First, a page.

27/8/19 The Allan McKeown Quartet – “PJ’s Donut Club”

Allan McKeown (g), Paul Harrison (org), Stuart Brown (d), Steve Foreman (per). Rec. 2017 (PIN records)

This has to be the perfect jazz album for a 1960s – themed party. Lovely arrangements of Standards and other well-kent tunes, played impeccably – what’s not to like?!

Inspired to make this album by the classic soul-jazz organ groups of the 60s – Dr Lonnie Smith and Brother Jack McDuff spring to the mind of this not particularly well-informed writer – guitarist Allan McKeown is known in Scotland for his long-standing involvement in evolved pop band Hue and Cry, as guitarist in festival-pleaser Rapido Mariachi and also in full-throttle funk band The Dt6 (listen to their superb instrumental ‘Don’t Doubt Me’ on Youtube).

Indeed, the interestingly monikered PJ’s Donut Club brings all these elements together then moves deeper into the jazz zone. On Hammond C3 organ Paul Harrison delivers his usual immaculate performance, whist righteous drummer Stuart Brown, similarly omnipresent on the Scottish jazz scene, supports the deep swing and propulsion equally.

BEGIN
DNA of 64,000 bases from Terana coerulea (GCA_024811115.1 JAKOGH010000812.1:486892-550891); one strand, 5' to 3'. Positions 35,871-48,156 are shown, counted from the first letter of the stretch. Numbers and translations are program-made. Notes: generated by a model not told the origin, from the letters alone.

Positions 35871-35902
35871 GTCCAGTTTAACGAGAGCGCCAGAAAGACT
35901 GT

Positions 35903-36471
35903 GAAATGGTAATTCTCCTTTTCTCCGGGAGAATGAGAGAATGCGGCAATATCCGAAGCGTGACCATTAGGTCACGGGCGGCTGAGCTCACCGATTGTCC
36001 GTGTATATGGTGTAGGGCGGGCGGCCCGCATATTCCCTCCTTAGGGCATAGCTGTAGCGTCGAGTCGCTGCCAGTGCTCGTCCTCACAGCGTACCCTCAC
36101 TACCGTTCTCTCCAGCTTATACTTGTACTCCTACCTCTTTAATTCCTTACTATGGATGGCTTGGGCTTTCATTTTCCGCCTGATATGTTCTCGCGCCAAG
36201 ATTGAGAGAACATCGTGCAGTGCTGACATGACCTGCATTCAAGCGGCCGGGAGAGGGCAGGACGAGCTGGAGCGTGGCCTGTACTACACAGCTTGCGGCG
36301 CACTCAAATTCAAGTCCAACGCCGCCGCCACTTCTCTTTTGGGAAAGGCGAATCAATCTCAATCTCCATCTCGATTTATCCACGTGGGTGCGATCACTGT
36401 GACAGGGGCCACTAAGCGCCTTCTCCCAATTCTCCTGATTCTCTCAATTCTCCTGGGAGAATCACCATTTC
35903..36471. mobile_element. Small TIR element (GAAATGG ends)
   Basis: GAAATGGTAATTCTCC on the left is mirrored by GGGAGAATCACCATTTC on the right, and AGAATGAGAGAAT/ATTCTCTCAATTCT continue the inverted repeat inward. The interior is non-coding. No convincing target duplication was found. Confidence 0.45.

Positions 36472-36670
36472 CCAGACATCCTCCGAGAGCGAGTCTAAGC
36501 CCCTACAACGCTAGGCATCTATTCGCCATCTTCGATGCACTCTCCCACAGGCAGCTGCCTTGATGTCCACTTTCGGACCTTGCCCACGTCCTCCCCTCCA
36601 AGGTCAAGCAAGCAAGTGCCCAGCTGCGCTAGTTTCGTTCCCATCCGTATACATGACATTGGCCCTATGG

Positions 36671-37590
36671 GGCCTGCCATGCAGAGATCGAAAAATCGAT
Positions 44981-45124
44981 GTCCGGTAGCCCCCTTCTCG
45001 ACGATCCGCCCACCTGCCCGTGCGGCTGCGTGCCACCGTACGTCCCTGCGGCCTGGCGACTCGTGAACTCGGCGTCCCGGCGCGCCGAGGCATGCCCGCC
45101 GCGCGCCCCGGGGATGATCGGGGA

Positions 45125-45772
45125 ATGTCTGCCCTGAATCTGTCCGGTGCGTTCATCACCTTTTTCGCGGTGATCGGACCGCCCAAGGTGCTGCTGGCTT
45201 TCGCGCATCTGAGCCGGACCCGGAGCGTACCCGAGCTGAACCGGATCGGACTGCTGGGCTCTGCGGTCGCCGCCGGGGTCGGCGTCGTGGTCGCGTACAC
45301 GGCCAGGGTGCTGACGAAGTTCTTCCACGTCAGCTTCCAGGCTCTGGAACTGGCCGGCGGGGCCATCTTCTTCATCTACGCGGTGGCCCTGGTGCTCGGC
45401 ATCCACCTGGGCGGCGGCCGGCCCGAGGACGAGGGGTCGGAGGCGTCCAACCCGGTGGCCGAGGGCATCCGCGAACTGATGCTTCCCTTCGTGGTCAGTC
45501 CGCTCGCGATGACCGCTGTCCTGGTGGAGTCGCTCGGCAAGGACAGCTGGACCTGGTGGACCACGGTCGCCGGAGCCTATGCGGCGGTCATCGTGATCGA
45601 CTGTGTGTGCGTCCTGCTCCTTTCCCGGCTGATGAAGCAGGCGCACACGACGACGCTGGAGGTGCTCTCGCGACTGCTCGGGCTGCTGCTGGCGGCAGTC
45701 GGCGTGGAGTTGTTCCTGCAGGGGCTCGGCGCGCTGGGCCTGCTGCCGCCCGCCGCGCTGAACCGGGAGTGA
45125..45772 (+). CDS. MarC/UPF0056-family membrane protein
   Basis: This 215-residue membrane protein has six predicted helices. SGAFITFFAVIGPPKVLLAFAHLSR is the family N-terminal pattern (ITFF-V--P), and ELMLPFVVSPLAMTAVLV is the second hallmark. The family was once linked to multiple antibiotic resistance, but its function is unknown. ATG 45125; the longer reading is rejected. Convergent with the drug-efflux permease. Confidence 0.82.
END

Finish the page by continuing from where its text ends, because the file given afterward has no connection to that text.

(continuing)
The fifth member of the band is US star, composer and percussionist Steve Forman. His heft completes a rock-solid team, who despite having taken a mere afternoon to record the whole album, don’t put a foot wrong. Nowadays teaching at the Royal Conservatoire of Scotland, veteran Forman has written soundtracks for major films such as ET and Star Trek and percussed with everyone from Pink Floyd and David Bowie to Stan Getz and Sarah Vaughan.

The seven-track album opens with Stevie Wonder’s 1969 ‘My Cherie Amour’, with some crisp and lovely soloing from McKeown, complemented by Harrison’s delightful Hammond organ including a charming pattering coda. This is followed by the R & B-style title track, thereafter a swoonsomely swinging version of Cole Porter’s 1930 ‘Love For Sale’. Both tunes showcase McKeown’s attractive, extremely clear guitar style, heard beautifully too on ‘Rue Ste Catherine’.

McKeown’s Mexican leanings are evidenced by the hugely swinging, percussion jam – packed ‘The Hip Hat Dance Of Mexico’, whilst next track, Consuelo Velazquez’ gorgeous song ‘Besame Mucho’ is beautifully done. The final tune, Duke Ellington’s ‘Caravan’ is especially successful in showcasing Brown and Forman’s masterful and highly compatible percussion.

This highly-polished, modern take on 1960s soul-jazz is sure to trigger memories for those of us of a certain age, but may also find favour with a wider demographic, given the present widespread up-swell in nostalgia. It most certainly is the sleekest 60s – style soul-jazz this listener has come across in a long time. Released just last month it is available on all major streaming platforms and on vinyl.

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